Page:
North America 2018

2018 saw Solidaridad begin to emerge from anonymity in North America. We were featured on national television, received a significant award, hosted a major conference and participated in numerous events, activities and publications throughout the year. In a region with more than a million non-governmental organizations, it has been a successful year for us.


The situation in North American remains unsettled, largely due to the USA’s political environment. Much attention is focused, within the country, on the implications of a less socially-focused government. This has led Solidaridad to embark on a process to ensure that our expertise, reputation and mission are clearly understood among our peers, supporters and partners.


PBS Newshour ran a major segment on ‘The Silent Massacre’ affecting sugarcane workers in El Salvador in February, providing unprecedented North American exposure of our work with canecutters. The same month, Solidaridad’s programmes with sugarcane farmers in Central America were highlighted at the MoMa film festival in New York, when it aired the documentary ‘Jesser and the Sugarcane’.

Together with the University of California, Berkeley, Solidaridad hosted a conference – Innovation in Agrifood Supply Chains: People, Planet, Profitability – that featured Executive Director of Solidaridad Nico Roozen in his first speaking role in North America. The event attracted an exemplary collection of experts from academe, industry and civil society.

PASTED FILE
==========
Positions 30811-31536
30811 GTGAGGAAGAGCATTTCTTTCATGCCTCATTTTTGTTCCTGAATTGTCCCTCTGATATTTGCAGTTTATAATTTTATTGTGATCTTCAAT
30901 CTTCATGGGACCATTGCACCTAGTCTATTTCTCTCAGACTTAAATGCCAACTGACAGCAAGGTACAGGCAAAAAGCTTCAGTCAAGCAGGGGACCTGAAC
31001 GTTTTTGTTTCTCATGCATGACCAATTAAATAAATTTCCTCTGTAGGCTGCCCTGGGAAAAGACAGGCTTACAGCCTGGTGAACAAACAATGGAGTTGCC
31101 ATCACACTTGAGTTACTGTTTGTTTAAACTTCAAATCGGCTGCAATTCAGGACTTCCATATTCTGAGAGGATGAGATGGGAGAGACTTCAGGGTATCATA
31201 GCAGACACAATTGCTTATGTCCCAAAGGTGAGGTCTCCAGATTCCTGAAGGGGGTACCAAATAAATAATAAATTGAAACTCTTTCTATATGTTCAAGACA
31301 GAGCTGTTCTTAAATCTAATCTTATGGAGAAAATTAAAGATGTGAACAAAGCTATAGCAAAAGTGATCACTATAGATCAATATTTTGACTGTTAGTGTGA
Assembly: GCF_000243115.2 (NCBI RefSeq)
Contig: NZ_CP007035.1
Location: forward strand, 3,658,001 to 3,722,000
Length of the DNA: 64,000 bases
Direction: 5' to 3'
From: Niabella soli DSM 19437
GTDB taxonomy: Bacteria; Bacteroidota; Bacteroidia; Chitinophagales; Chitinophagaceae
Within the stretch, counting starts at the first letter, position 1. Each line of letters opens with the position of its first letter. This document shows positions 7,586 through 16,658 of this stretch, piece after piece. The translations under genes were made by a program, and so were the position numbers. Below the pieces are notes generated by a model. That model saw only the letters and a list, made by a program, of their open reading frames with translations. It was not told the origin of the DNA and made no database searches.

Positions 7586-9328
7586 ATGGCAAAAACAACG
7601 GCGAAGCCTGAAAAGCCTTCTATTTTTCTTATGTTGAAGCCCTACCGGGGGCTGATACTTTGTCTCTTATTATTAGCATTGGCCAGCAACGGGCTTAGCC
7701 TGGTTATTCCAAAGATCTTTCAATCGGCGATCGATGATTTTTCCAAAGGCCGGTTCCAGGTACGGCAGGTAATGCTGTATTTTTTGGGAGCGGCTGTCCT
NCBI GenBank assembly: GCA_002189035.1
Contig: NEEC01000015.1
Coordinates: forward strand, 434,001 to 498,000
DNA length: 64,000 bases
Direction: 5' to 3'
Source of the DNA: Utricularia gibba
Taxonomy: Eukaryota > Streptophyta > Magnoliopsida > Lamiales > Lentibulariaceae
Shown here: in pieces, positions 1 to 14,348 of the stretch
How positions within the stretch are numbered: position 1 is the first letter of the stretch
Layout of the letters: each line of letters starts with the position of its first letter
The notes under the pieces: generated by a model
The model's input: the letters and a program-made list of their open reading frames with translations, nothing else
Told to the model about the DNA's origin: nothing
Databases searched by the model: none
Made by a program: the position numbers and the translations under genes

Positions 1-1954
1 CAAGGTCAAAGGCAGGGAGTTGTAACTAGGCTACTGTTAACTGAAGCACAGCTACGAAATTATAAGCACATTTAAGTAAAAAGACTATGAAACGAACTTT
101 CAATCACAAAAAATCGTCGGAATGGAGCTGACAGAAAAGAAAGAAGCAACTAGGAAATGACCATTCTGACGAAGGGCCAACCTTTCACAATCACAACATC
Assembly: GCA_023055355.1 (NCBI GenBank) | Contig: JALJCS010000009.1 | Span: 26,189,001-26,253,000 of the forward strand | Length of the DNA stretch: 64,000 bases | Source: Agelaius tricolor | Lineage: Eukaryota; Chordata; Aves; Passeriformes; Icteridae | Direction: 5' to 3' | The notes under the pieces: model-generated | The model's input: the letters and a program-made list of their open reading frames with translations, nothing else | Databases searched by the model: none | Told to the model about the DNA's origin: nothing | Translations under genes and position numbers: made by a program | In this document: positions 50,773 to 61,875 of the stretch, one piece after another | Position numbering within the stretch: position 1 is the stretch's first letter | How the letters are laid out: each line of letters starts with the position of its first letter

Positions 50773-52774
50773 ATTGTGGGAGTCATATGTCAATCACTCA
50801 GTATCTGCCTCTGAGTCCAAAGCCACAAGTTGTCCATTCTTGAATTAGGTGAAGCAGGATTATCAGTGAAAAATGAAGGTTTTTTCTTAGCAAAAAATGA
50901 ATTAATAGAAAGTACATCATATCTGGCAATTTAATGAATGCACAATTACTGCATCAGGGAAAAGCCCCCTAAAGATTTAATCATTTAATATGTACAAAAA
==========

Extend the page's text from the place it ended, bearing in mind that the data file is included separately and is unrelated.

Nico Roozen also attended the Arrell Food Summit, at the University of Guelph, where Solidaridad was awarded the inaugural Arrell Global Food Innovation Award. Known throughout Canada for its expertise in food, the University of Guelph is an ideal partner for Solidaridad in furthering sustainable agriculture around the globe.

Solidaridad participated at the UN’s Global Climate Week, with a presentation during the forests and finance dialogue, which focused on shifting private sector finance to accelerate forest action.


The North American continent has one legal entity which was founded in 2012. The contribution to the aggregated income of Solidaridad Network is limited as a result of the difficult market circumstances in the field of sustainability.


Solidaridad strengthened its relationships with the University of California, Berkeley and with the University of Guelph, with whom we participated in a number of exciting ventures.

The David and Lucile Packard Foundation continues to support our oil palm work in West Kalimantan, Indonesia. We have joined together with The Nature Conservancy, with funding from the Gordon and Betty Moore Foundation, to address deforestation related to soy farming in South America. We also worked closely with Ceres to advise a North American shoe manufacturer.


2018 was an unprecedented year for communication for Solidaridad North America. Throughout the year our work was presented via various channels, including the Chicago Council on Global Affairs, the CERES conference, The Sustainability Consortium conference, the Agribusiness Market Ecosystem Alliance and the Stanford University Responsible Supply Chain conference, along with numerous articles and posts on LinkedIn and other sites. The PBS NewsHour piece (which is typically seen by 1.2 million viewers), along with the various other channels, brought Solidaridad to the attention of millions of North Americans.


2018 saw Solidaridad experiencing, first hand, the realities and complexities of the US Citizen and Immigration Services. One of our staff was forced to leave the USA for four months while awaiting visa approval.